Does she have a favourite letter? "Maybe my parents or my husband? No, it has to be my kids.! When they learned to write it was so moving seeing their character in their writing. I found this in my pocket today (She searches about in her coat pocket and produces a piece of paper). This is a little note from my son." She unfolds the sheet and reads from it. "’Hi mum and dad! From Sonny’, and there’s a picture which is the Eiffel Tower (she laughs). Now that to me means the world. I will carry that me all day."

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Such felicities propel Postscript but you’re occasionally broadsided by a profundity like: ‘Death catches us when we fall.’ "I remember the moment I wrote that line," says Ahern. "It was almost like an epiphany where I thought ‘Oh we think of death as the grim reaper but in this instance was almost like the carer, taking you away from suffering."

There are also clues to the author, for the most parts a private person. In Postscript Holly states: ‘Perhaps we are better off cleaning up our messes alone.’ It’s something Ahern also believes in. "Yes, I’m a bit of a lone ranger alright," she says and laughs. "I ask for help if I need it but that is rare. I also don’t self-analyse and the only time I think about myself is when I’m doing interviews and that can be disturbing." Isn’t writing a type of self-analysis? "Not for me," she says. "When I wrote Flawed, my first Young Adult novel, I wrote it in the character of a teenage girl at school. It was only afterwards, when I was doing interviews and people were asking me what I was like as a teenager at school, I had to think because I did not go back into my own teenage years to write that book. It was not about me."

And yet there are similarities, slippages between real life and fiction. "I have an obsession with time," says Ahern. It’s a theme that threads through Postscript. "Also I’m a planner (nearly every January, she starts a new book, a work ethic that churned out 15 titles in 14 years). And while PS I Love You was telling the story from the bereaved’s perspective, Postscript tells it from the perspective of people who are running out of time: How do they prepare to say goodbye and prepare the people they are leaving behind for a world without them? That is something I definitely think about. When my kids were babies and I was travelling a lot I’d write them a letter before I’d get on the plane just in case anything happened to me."

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In Postscript, Ahern posits that no matter what age you are you always revert to a childhood version of yourself with family members. "That is so true," she says and laughs. "My husband (Barry) will always know when my dad calls me because I’ll be like ‘Oh hi dad!’ sounding like I’m five years old." There is also a joke in Postscript (What do you call a zoo with only one dog? A Shih Tzu) that is a favourite of Cecelia’s daughter, Robin. So what’s Cecelia favourite funny? "I’m terrible at jokes. I can’t tell stories, I can’t tell jokes and I’m also not too good at listening (laughs). So I tell a story using the shortest amount of words possible. It’s like ‘this thing happened, blah, blah, blah and it’s over. I suppose that’s sort of funny as I make my living from telling stories."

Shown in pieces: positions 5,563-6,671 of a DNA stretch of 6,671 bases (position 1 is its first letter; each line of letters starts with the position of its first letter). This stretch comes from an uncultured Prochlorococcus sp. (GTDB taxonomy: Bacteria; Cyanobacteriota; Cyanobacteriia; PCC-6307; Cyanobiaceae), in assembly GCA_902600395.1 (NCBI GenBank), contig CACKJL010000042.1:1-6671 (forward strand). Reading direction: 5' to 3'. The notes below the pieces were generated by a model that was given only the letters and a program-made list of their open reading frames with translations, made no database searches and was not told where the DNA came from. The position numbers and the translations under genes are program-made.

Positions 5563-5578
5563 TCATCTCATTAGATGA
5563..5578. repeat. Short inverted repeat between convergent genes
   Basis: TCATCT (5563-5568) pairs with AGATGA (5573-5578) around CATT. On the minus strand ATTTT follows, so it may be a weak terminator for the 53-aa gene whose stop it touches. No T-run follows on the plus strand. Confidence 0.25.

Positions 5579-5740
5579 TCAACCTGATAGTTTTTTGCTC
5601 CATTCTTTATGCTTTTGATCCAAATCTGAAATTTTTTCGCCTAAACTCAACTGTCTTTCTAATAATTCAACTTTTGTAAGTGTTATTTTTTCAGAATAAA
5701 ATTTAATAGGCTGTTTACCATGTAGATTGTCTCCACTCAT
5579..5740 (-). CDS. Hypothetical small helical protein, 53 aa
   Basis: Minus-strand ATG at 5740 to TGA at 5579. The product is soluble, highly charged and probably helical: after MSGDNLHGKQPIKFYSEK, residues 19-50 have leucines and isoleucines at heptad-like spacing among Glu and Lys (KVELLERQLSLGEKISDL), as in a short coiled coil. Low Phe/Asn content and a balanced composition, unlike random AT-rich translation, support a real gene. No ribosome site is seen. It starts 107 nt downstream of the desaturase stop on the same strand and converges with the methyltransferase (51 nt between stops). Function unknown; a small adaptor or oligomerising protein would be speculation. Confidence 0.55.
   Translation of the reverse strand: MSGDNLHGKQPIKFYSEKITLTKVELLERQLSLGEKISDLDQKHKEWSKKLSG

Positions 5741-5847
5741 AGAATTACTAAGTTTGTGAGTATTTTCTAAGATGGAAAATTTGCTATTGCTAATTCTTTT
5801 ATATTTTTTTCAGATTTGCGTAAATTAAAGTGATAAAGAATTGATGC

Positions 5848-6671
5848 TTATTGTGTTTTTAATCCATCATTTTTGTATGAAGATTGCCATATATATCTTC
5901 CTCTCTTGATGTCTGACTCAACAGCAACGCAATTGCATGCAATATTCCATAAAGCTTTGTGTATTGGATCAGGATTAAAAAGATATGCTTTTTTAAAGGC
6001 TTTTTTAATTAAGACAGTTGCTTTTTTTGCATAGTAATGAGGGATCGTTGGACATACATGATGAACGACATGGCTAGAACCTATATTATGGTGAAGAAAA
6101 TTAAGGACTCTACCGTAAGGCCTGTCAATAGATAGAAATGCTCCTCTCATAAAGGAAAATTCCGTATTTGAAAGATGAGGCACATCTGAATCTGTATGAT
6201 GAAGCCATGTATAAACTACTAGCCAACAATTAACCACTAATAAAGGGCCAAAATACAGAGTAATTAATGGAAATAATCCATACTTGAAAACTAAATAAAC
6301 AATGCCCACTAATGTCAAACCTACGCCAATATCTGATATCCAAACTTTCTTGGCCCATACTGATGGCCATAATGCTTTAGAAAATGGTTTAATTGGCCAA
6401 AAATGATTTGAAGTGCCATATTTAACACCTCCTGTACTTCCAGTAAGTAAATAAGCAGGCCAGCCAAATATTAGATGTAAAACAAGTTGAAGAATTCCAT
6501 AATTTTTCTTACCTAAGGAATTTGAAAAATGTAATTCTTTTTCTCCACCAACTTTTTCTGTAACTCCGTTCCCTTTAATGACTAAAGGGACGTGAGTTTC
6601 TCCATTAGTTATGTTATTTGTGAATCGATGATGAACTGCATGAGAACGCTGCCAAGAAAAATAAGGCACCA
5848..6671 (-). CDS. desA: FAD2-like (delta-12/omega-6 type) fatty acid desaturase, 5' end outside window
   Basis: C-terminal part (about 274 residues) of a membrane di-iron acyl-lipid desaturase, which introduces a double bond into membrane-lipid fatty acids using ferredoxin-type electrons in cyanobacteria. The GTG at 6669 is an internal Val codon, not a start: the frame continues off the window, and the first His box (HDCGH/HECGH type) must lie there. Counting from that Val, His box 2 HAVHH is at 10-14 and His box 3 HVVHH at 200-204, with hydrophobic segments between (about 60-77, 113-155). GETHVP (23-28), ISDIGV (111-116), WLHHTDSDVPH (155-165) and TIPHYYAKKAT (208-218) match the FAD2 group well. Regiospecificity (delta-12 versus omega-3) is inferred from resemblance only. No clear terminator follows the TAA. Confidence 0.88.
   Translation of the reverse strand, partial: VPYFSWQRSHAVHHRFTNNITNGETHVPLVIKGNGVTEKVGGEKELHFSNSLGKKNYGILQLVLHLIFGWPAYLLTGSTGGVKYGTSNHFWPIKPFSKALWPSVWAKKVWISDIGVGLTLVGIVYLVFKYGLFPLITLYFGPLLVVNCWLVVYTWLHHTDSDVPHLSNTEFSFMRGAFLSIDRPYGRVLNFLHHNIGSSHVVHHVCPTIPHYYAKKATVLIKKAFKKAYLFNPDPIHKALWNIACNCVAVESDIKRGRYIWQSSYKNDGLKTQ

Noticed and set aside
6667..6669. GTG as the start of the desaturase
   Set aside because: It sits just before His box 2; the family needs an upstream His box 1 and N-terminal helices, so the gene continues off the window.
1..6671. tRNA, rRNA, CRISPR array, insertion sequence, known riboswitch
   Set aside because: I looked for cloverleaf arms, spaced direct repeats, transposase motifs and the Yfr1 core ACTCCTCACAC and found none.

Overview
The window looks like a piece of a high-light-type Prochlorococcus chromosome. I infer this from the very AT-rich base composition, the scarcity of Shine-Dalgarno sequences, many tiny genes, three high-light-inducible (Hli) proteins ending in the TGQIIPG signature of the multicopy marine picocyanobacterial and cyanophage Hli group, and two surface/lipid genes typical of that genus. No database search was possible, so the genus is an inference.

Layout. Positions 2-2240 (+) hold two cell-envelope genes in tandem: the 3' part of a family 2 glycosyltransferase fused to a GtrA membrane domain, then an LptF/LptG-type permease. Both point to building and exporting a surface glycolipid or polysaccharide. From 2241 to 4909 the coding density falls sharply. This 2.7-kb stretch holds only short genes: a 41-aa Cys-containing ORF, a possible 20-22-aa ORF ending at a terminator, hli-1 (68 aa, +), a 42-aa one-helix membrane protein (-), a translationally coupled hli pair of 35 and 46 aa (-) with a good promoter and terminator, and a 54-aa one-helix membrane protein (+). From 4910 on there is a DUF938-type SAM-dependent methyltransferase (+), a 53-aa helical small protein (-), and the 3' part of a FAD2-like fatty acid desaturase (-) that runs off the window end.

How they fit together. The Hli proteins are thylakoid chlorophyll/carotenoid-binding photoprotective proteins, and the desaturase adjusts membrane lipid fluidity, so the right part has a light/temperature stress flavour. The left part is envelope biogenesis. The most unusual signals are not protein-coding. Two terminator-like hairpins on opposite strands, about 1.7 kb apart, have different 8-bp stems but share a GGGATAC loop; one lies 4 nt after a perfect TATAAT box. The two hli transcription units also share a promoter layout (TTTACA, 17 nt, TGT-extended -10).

Ahern only follows six people on Twitter. Apart from family, the other two are Elon Musk and NASA. Space has been an obsession ever since childhood when V and Alien Nation were among her favourite TV shows. "There is definitely more out there than we know," she says. "And if these people are exploring the universe I want to know about it. If NASA discovers something new in space, that is real news. In the past, people laughed that there was alien life out there but there must be some sort of life form out there somewhere." Would she go into space? "No, because I like having my feet on earth but I’m fascinated by what’s out there. And my daughter wants to go to Area 51. She has inherited that from me!"

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The week before she gave birth to baby Blossom, Cecelia celebrated her 38th birthday. "I’ve barely thought about it because there has been so much going on," she says. With a complete draft of her 18th novel in the bag ("I will edit it in May"), the next few months will be all about time out with family. But I suspect she won’t be entirely taking the foot off the gas, an independent woman with a strong work ethic.

"I believe that we are mostly responsible for the situations we find ourselves in and really that’s the nature of what all my books are about," she says. "Life can throw things at you but it’s up to you how to deal with those situations."

Postscript by Cecelia Ahern is published by Harper Collins.